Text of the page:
Ambition is a must for those looking to get ahead

America was settled by generations of immigrants who came here with a burning ambition to make something of themselves and their families.

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U.S. President Calvin Coolidge was very skillful at turning away questions he didn't like. However, in 1928, after Coolidge issued his famous "I do not choose to run" statement, a persistent reporter looking for more details followed Coolidge to the door of his library.

The reporter asked for more details about why the president was opting not to run for a second term.

Coolidge looked the reporter squarely in the eyes and replied, "Because there is no chance for advancement."

Does that mean that Coolidge had no ambition? Hardly. He was just a man of few words, and he wasn't about to waste any on an overly ambitious reporter.

Ambition was once condemned as unnatural or even immoral in much of the world.


However, in the modern world and particularly in America, we have come to idealize self-made figures. People like steel magnate Andrew Carnegie and oil tycoon John D. Rockefeller who, without education or status, transformed the scale of business corporations. Or Frederick Douglass, the ex-slave who became a learned and articulate advocate for his people. And Elizabeth Arden, the cosmetics icon who built an empire on beauty.

America was settled by generations of immigrants who came here with a burning ambition to make something of themselves and their families. These men and women had the broadest range of opportunity in the world, so it's logical that ambition should flourish in America. This ambition is essentially what the Declaration of Independence described as "the pursuit of happiness."

Let's face it, ambition requires hard work. Most people want to improve themselves, but not too many want to work at it.

I'm a proud member of the Horatio Alger Association of Distinguished Americans, named for the renowned author whose tales of overcoming adversity through unyielding perseverance and basic moral principles captivated the public in the late 19th century. His writings were characterized by a "rags-to-riches" narrative.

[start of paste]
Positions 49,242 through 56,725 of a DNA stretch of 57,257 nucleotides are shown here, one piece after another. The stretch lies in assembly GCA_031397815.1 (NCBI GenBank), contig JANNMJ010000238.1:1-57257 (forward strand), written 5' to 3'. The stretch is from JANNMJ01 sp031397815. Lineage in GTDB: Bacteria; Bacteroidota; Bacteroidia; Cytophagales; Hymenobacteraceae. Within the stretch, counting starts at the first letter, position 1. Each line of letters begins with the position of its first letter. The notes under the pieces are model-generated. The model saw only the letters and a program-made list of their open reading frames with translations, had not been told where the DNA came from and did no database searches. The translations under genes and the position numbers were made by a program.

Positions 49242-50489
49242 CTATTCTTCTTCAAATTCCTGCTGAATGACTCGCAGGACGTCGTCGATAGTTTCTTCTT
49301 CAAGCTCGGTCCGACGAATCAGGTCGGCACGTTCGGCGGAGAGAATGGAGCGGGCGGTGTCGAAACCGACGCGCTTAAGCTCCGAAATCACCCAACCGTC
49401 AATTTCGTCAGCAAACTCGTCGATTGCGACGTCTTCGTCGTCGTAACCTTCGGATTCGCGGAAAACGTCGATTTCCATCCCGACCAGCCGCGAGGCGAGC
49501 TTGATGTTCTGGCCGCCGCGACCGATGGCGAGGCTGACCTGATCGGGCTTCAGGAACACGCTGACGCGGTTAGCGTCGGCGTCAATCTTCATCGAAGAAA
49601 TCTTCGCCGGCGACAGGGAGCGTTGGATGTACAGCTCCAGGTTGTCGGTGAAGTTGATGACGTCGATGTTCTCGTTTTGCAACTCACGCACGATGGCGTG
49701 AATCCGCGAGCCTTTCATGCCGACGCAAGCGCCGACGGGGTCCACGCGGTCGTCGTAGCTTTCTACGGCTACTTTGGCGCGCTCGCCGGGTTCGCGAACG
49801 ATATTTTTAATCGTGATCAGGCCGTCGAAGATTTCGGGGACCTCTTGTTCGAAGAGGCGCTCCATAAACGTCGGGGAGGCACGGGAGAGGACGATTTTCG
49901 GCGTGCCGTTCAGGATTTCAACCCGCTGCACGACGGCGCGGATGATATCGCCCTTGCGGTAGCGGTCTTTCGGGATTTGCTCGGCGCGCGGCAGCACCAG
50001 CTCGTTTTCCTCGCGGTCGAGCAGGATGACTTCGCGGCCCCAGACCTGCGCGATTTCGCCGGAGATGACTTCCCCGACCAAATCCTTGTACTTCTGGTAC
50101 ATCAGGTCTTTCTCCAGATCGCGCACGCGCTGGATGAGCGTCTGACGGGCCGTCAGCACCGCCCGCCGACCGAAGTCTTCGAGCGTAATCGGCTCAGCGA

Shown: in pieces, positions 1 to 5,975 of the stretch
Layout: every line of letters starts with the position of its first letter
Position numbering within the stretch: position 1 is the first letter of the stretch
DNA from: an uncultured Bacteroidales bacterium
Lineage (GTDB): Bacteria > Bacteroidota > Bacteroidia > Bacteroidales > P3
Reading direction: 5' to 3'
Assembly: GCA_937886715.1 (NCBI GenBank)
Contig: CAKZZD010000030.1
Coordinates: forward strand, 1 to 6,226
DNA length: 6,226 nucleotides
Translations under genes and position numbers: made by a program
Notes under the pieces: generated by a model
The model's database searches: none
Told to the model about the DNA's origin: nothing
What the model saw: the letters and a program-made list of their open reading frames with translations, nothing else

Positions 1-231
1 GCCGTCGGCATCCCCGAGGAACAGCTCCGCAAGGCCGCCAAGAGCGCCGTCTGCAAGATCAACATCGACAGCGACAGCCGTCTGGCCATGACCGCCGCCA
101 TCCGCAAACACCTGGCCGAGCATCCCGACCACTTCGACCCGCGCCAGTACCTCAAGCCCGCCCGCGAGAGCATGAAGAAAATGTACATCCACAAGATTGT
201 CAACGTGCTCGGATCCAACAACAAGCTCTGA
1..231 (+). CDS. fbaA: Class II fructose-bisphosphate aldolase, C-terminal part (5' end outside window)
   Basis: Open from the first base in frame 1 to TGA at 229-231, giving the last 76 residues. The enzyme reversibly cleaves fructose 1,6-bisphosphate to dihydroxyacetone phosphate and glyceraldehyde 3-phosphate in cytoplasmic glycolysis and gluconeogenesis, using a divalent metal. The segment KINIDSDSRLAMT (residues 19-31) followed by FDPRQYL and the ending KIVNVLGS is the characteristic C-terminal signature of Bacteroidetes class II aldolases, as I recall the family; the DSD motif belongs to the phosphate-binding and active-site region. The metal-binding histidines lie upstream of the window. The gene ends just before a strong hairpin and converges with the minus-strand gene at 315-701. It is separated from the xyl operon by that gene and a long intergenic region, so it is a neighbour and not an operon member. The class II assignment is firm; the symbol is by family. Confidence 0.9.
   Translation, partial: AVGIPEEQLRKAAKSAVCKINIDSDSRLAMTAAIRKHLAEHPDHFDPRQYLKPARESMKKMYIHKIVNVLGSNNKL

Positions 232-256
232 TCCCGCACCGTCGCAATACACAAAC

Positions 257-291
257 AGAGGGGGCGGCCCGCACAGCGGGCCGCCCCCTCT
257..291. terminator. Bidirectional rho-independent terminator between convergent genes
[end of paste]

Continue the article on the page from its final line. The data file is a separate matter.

If you are looking for a job, part of the process is to show your prospective new employers that you are ambitious. You can't just say you have ambition; you have to demonstrate it. You've accepted challenges. You've made things happen. You have a lot to be proud of. And you can make a contribution to the company.

But having ambition alone is not enough. You have to know what you want, if not specifically, at least generally. You need to know what you value. The best place to start is to identify times when you were happy, proud and fulfilled, according to advice from the Mission website. Look for common denominators to determine what your true values are.

Focus on your strengths, not your weaknesses. Everyone has weaknesses, and those can't always be overcome. But they are only a problem if you let them become an excuse for not pushing forward. When you look at your strengths, you can form goals that allow you to maximize your best points.

Ambitious people usually know how to ask for help to keep growing. Maybe someone can offset your weaknesses and help you develop your strengths. Follow your dreams. Once you have decided what your ultimate goal is – for now – make a plan and get started. It may not happen overnight, but it won't happen at all unless you take the first step. And then set even higher goals.


Here's a story that illustrates what I'm talking about. A man picked up a hitchhiker, a young fellow who looked like he'd been traveling for a while. The two started a conversation, and the driver asked his passenger about his plans for the future.

The hitchhiker explained he was traveling around the country, camping and taking in the sights. Then, when he returned home, he planned to make a fortune in the tech industry. He had an idea that was going to make him a millionaire.

"Do people really do that?" asked the driver.

"Make money in the tech world? Sure," came the reply.

"No," the driver said. "I mean, do they take a time out from life instead of getting to work on making their dreams a reality?"

There is no time like the present to put your ambition to work.

Mackay's Moral: Everyone should take some time daily to look at the road map of their ambition.

Harvey Mackay is the author of the New York Times best-seller "Swim With the Sharks Without Being Eaten Alive." He can be reached at , by emailing or by writing him at MackayMitchell Envelope Co., 2100 Elm St. SE, Minneapolis, MN 55414.


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